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Sweet little 'sixteens

Wine

Whitey gets lost between old and new fashion, with a 2016 Ashton Hills Pinot Noir and 2016 Wirra Wirra Original Blend Grenache Shiraz.

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Now here’s a thing. After all the talk about Grenache being the Pinot of McLaren Vale, here’s a Pinot I first thought may have been made like a Grenache! This is a richer, more conservey Pinot than I know the Ashton Hills Vineyard can produce. Which means it would probably have begun to lose acidity as those ripenesses grew so bounteous and maybe has lost a few of them acidities. Yep.

When I read the back label where the bottom line of the fine print says “five clones included in the blend”, I shed a bit of ab oracular gush thinking that Stephen Gorge had tried 22 clones in that vineyard in our adult lifetimes before he sold it. To finally settle on these five. You know anybody who’s done anything like that? Like selected and located the clone, grown it, matured it, made wine from it, waited for the wine to mature and then said “Nup?” Over and over and over again? Nup.

The Ashton Hills Piccadilly Valley Adelaide Hills Pinot Noir 2016 ($35; 14.5% alcohol; screw cap) is the first full-bore Pinot offering since Wirra Wirra’s purchase of this business, with the vendor’s complicity and ongoing input. It’s a real juicy ripe sort of drink, like the cherry fortified I used to buy from a moonshine potter bloke in Corkscrew Gully. Not that strong, of course. Not nearly that strong. I don’t mean porty. But plenty of easy L-O-L-A Lola type cherry cola without being dumb about it. No phosphoric acid like Coke. Then I realise it’s the fruit of that vintage, which was early high rich and ripe. It includes fruit from a couple of neighbours. This is a maraschino Pinot: a shuffle with bubblegum and a cocktail umbrella and smudged mascara. Not enough shoulders left tonight to hold that wisp of crimson silk up. But the freckles are pulsating.

While I perjure myself putting these two in such a derby, I find happiness wondring whether their vibrant juicy jujubity and slurp is in fact old, or new-fashioned. I could accept it joining the neo-Mennonite bearded classware. Which, like The Band’s second album, was, and still is, both.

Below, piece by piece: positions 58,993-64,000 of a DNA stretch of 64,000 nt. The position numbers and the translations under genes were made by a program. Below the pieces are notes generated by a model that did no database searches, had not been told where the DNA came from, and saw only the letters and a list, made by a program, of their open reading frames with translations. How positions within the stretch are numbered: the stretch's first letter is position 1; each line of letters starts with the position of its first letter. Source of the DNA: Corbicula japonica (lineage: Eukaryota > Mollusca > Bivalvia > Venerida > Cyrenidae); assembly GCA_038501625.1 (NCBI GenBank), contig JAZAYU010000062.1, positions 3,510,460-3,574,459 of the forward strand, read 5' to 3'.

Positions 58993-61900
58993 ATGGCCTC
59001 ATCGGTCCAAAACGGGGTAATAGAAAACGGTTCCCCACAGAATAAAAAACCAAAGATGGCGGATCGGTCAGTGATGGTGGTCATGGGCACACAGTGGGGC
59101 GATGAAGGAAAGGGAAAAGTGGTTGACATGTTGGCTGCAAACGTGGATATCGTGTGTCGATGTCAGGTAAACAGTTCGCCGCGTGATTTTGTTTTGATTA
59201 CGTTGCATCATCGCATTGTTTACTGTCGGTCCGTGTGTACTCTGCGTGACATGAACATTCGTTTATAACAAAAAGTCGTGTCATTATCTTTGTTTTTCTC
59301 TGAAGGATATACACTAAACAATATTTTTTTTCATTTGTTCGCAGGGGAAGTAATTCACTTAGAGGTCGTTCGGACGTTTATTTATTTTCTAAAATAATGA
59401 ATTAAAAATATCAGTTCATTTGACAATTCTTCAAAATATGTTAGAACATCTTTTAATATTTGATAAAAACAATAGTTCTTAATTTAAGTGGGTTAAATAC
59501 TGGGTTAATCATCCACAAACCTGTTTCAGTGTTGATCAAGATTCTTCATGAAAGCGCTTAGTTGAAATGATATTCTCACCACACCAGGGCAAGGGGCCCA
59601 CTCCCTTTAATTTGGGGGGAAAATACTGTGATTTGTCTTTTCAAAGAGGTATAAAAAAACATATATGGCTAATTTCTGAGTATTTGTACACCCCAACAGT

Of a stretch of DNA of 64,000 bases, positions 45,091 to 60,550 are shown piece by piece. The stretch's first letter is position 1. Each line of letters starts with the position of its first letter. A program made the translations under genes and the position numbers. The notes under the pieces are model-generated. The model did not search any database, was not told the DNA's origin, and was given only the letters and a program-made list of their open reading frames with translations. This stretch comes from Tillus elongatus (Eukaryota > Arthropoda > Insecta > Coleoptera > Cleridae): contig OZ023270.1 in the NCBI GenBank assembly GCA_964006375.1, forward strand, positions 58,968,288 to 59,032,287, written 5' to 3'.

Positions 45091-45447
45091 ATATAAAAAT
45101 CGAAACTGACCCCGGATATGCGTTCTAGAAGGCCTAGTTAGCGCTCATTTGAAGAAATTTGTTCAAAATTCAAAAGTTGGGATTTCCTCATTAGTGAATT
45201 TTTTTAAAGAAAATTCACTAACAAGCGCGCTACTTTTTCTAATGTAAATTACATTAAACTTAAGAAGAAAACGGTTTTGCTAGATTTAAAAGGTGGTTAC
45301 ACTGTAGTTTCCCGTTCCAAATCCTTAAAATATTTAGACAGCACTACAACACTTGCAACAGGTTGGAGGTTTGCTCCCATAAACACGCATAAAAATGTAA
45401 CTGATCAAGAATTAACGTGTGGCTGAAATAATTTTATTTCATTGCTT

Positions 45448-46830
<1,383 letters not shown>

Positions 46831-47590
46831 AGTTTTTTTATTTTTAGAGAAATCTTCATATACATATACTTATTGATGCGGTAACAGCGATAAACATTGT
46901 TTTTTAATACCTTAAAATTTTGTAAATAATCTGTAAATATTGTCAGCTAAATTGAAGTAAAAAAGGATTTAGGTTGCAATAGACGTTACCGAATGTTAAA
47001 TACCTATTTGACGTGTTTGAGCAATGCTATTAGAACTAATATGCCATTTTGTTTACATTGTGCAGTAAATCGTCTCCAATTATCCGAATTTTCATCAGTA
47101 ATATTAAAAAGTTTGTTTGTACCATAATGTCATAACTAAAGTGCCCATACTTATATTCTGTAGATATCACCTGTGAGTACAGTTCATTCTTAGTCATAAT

After the ease of the Pinot, Wirra Wirra Original Blend McLaren Vale Grenache Shiraz 2016 ($25; 14.5% alcohol; screw cap) has more of a prickle about it. This has a precisely refined, sharpened aroma, like those hand-beaten folds of carbon and steel in a Damascus blade. And their greasy strop. But ew jeez it’s still a gooey thing. This is a resurrection of Wirra Wirra conductor Greg Trott’s original blend. Oh it says that, doesn’t it? Sorry, this is very emotional. I was sort of pervertedly hoping it would be more Pinot than the Ashton Hills but nah that was silly. It’s all ripe raspberry and sugared aniseed rings as well as shockin easy juicy bouncy business like pomegranate and some sort of ripe red citrus like blood orange. Viscous and easy.

And now, after all that air while I took its portrait, it’s sharpening like sherbert. Like its acid. That’s naughty. Tart. Layers, see. It was puckering. Goodness me.

I dunno just what the Good Lord thought he was doing when he drew in the weather and the rocks and the hoardes of suicidal yeasts to do these things but there you are. My old man used to tell him – like God the Father – that he had the wind in his fists, which I always felt he must have taken as good advice from a crazy hillbilly earthling who was full-bore sucking up to him just in case. Like if you were God the Father, and you created wind when you were bored, would you need another flea-like creation from Kanmantoo telling you you had the wind in your fists?

And then Trott had three archbishops at his funeral. In the name of the father, the name of the son, and into the hole he goes …

Forget the old men now. Get your glass around these sweet little ‘sixteens. Watch ’em go!

drinkster.blogspot.com

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